Li, W., Jiang, C., Chao, M., Wang, X.: Natural garlic oil as a high-performance, environmentally friendly, extreme pressure additive in lubricating oils. ACS Sustain. Chem. Eng. 2, 798–803 (2014)CrossRefGoogle Scholar
  20. 20.
    Karmakar, G., Ghosh, P.: Green additives for lubricating oil. ACS Sustain. Chem. Eng. 1, 1364–1370 (2013)CrossRefGoogle Scholar
  21. 21.
    Yen, G.C., Wu, J.Y.: Antioxidant and radical scavenging properties of extracts from Ganoderma tsugae. Food Chem. 65(3), 375–379 (1999)CrossRefGoogle Scholar
  22. 22.
    IP standard test methods for analysis and testing of petroleum and related products, and British Standard 2000 Parts, Energy Institute (2014)Google Scholar
  23. 23.
    Erhan, S.Z., Sharma, B.K., Perez, J.M.: Oxidation and low temperature stability of vegetable oil-based lubricants. Ind. Crops Prod. 24(3), 292–299 (2006)CrossRefGoogle Scholar
  24. 24.
    Cerny, J., Strnad, Z., Sebor, G.: Composition and oxidation stability of SAE 15W-40 engine oils. Tribol. Int. 34(2), 127–134 (2001)CrossRefGoogle Scholar
  25. 25.
    Sequeira, A.: Lubricant Base Oil and Wax Processing. CRC Press, Boca Raton (1994)Google Scholar
  26. 26.
    Duangkaewmanee, S., Petsom, A.: Synergistic and antagonistic effects on oxidation stability of antioxidants in a synthetic ester based oil. Tribol. Int. 44(3), 266–271 (2011)CrossRefGoogle Scholar
  27. 27.
    Egharevba, F., Maduako, A.U.: Assessment of oxidation in automotive crankcase lube oil: effects of metal and water activity. Ind. Eng. Chem. Res. 41(14), 3473–3481 (2002)CrossRefGoogle Scholar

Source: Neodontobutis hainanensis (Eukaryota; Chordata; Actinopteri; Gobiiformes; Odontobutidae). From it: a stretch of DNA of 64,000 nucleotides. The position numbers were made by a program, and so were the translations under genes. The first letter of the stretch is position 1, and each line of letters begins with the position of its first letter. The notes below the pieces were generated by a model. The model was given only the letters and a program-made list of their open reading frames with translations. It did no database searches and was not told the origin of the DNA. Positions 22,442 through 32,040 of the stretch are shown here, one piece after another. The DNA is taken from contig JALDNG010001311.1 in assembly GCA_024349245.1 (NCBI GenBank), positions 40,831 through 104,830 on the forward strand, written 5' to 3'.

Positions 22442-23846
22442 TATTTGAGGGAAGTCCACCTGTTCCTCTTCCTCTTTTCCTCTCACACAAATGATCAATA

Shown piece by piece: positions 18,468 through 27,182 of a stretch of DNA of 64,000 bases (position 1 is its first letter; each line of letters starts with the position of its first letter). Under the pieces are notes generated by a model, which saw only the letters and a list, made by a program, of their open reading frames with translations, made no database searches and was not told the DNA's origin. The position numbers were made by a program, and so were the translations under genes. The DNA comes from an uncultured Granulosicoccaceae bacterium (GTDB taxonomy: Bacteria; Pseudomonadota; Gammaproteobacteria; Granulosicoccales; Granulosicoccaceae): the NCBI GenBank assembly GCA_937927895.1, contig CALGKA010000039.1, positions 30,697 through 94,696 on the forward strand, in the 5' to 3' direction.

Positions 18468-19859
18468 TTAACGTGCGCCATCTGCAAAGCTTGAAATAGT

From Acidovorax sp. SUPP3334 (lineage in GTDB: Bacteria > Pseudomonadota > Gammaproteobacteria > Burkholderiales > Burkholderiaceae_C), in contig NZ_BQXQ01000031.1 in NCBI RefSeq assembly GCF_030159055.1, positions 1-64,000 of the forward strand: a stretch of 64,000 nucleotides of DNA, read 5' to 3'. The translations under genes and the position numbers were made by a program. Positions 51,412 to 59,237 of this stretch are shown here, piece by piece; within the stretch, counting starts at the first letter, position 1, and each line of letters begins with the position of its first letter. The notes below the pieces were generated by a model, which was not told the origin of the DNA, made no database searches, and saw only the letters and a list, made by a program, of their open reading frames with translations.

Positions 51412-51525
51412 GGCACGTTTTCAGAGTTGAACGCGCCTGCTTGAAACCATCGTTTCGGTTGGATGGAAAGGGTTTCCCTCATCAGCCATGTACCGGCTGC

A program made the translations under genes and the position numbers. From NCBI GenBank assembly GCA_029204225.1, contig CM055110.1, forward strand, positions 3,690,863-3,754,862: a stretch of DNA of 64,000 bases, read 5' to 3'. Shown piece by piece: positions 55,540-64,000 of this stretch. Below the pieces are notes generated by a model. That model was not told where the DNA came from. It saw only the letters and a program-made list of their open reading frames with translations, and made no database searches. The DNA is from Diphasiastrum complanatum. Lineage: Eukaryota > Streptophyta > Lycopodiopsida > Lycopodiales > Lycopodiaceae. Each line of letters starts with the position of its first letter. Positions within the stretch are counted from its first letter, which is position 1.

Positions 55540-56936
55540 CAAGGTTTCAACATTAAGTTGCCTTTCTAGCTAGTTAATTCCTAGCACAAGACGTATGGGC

28. 28.
    Alvarez, J., Lopez, G., Amutio, M., Bilbao, J., Olazar, M.: Bio-oil production from rice husk fast pyrolysis in a conical spouted bed reactor. Fuel 28, 162–169 (2014)CrossRefGoogle Scholar
  29. 29.
    Qian, Y., Zhang, J., Wang, J.: Pressurized pyrolysis of rice husk in an inert gas sweeping fixed-bed reactor with a focus on bio-oil deoxygenation. Biores. Technol. 174, 95–102 (2014)CrossRefGoogle Scholar
  30. 30.
    Heo, H.S., Park, H.J., Park, Y.K., Ryu, C., Suh, D.J., Suh, Y.W., Kim, S.S.: Bio-oil production from fast pyrolysis of waste furniture sawdust in a fluidized bed. Biores. Technol. 101(1), S91–S96 (2010)CrossRefGoogle Scholar
  31. 31.
    Abu Bakar, M.S., Titiloye, J.O.: Catalytic pyrolysis of rice husk for bio-oil production. J. Anal. Appl. Pyrol. 103, 362–368 (2013)CrossRefGoogle Scholar
  32. 32.
    Lee, S.C., Kim, J.H., Jeong, S.M., Kim, D.R., Ha, J.U., Nam, K.C., Ahn, D.U.: Effect of far-infrared radiation on the antioxidant activity of rice hulls. J. Agric. Food Chem. 51, 4400–4403 (2003)CrossRefGoogle Scholar